OPHIRA, Israeli-occupied Sinai -- Meeting to discuss the Lebanese missile crisis, Egyptian President Anwar Sadat and Israeli Prime Minister Menachem Begin Thursday blamed Syria for the 'tragedy' in Lebanon but agreed to give the United States more time to avert war in the region.
Begin, however, rejected the Egyptian leader's plea to suspend Israeli raids on Palestinian bases in Lebanon.
Speakings to reporters after a 90-minute summit at a restaurant in this sleepy desert town overlooking the Red Sea, both leaders agreed that whatever happens in the Lebanese missile crisis, Egypt and Israel will not go to war over it.
'The decision between war and peace on the Arab side is in the hands of Egypt, on the Israeli side in the hands of Israel,' Sadat said. 'We have pledged together that the (1973) October war will be the last war. We agreed upon this today,' he said after his 10th summit with Begin since 1977.
'We made important agreements, we reached serious solutions,' said Begin, declining to disclose them. He added he would meet Sadat again in Alexandria, Egypt, next month if he wins the June 30 elections.
In Washington, the White House announced Sadat will visit Aug. 5-6 and Israel's prime minister will follow in September. Begin is being challaneged in elections June 30 by Labor Party leader Shimon Peres.
A fanfare of trumpets, fluttering Egyptian and Israeli flags and a warm embrace from Begin greeted the Egyptian leader as he emerged from his plane at the former Egyptian naval base of Sharm el Sheikh and stepped into the fierce desert sun at the tip of the Sinai peninsula.
Hundreds of Jewish settlers from Ophira gave Sadat a noisy sendoff, chanting and jeering to protest the town's return to Egypt next April as part of the 1978 Egyptian-Israeli peace treaty. 'Ophira is ours ... We won't leave,' they shouted.
Earlier, Sadat met with some of the settlers but gave no specific answer to their reuqest for permission to remain in Ophira after it reverts to Egypt.
The summit and a working lunch -- at an ex-discotheque converted into a small restaurant named the White House -- was the 10th encounter between Begin and Sadat since the Egyptian leader's historic visit to Jerusalem in November 1977.
Sadat said he asked Begin to suspend Israeli raids against Palestinian guerrillas in Lebanon, seen as one way of making it easier for Syria to withdraw the anti-aircraft missiles it began installing in Lebanon last month after Israeli jetfighters shot down two Syrian helicopters over the Bekaa Valley.
He said he also asked Begin to give U.S. mediator Philip Habib -- who returns to the Mideast Friday -- 'ample time' to resolve the crisis before carrying through with his threat to destroy the Syrian missiles.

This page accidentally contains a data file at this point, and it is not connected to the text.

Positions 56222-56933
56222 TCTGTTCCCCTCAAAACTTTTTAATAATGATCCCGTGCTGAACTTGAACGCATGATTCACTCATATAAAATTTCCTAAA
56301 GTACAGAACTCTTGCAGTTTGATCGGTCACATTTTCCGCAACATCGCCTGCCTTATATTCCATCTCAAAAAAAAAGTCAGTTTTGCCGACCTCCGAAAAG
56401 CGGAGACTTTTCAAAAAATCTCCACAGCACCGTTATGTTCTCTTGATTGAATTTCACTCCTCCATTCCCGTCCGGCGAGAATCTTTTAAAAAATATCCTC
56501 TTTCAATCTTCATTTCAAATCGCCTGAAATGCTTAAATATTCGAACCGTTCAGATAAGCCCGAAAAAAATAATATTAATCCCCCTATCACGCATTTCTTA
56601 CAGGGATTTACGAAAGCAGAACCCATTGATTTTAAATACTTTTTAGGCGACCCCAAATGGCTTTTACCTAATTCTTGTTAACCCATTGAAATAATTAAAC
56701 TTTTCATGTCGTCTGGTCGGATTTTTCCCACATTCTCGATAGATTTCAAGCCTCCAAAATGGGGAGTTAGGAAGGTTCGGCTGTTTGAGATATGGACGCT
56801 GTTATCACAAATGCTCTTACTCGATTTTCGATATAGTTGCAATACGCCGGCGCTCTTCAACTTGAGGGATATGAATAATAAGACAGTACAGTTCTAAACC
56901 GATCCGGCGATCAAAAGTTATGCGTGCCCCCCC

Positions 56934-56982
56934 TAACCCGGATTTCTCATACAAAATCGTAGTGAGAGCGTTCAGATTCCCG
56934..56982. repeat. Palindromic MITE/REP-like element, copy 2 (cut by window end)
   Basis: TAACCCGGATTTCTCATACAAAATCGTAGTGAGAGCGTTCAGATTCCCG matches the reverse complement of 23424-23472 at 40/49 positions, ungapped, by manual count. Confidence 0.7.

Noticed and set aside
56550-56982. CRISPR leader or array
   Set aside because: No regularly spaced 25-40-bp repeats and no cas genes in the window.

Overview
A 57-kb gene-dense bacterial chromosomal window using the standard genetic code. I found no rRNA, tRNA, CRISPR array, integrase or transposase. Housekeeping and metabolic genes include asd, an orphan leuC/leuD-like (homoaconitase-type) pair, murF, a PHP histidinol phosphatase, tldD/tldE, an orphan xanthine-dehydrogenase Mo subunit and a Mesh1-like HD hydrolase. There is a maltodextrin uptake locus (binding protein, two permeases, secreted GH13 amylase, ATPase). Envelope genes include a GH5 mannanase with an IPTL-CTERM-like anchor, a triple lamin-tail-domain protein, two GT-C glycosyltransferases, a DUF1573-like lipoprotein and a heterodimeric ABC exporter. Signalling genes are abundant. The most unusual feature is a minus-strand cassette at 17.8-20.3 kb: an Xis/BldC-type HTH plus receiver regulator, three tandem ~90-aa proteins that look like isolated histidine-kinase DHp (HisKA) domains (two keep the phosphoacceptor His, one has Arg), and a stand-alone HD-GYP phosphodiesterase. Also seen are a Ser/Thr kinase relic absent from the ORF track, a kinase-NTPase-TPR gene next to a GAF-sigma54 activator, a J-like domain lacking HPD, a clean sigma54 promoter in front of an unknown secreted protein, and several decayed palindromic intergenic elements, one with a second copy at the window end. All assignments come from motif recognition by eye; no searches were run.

Begin, seated next to Sadat at a small table flanked by the Egyptian and Israeli flags, replied he would give Habib 'ample time' to seek a peaceful solution but would not suspend the pre-emptive raids, which he called 'a legitimate act of self-defense in the highest moral sense.'
Both leaders condemned Syria's role in Lebanon and emphasized their determination -- in Sadat's words -- 'not to let the Soviet Union fish in the troubled waters of the region.'
In one of his harshest attacks against Syrian President Hafez Assad, Sadat accused the Syrian leader of using the Lebanese conflict as an excuse to divert attention from problems at home.
'I think the whole tragedy (was) started in 1975 by President Assad,' Sadat said, referring to the start of the Lebanese civil war. 'Now we are living the tragedy in the area.
'The Syrian forces should be withdrawn from Lebanon. It was the cause of everything six years before when Assad thought he was the lion de la grande Syrie (the lion of a greater Syria),' Sadat said.
'I accept President Sadat's request to give more time to Philip Habib to resolve the crisis in Lebanon -- caused by the Syrians -- by peaceful means,' Begin replied. 'We don't want war with Syria but, as President Sadat said, the status quo ante must be restored.'
Sadat said he and Begin did not discuss the deadlocked Palestinian autonomy negotiations but did raise the perennial question of Jerusalem, which the Egyptian leader said could be run by a joint Arab-Israeli council. 'This is my considered opinion and Begin disagreed,' Sadat said.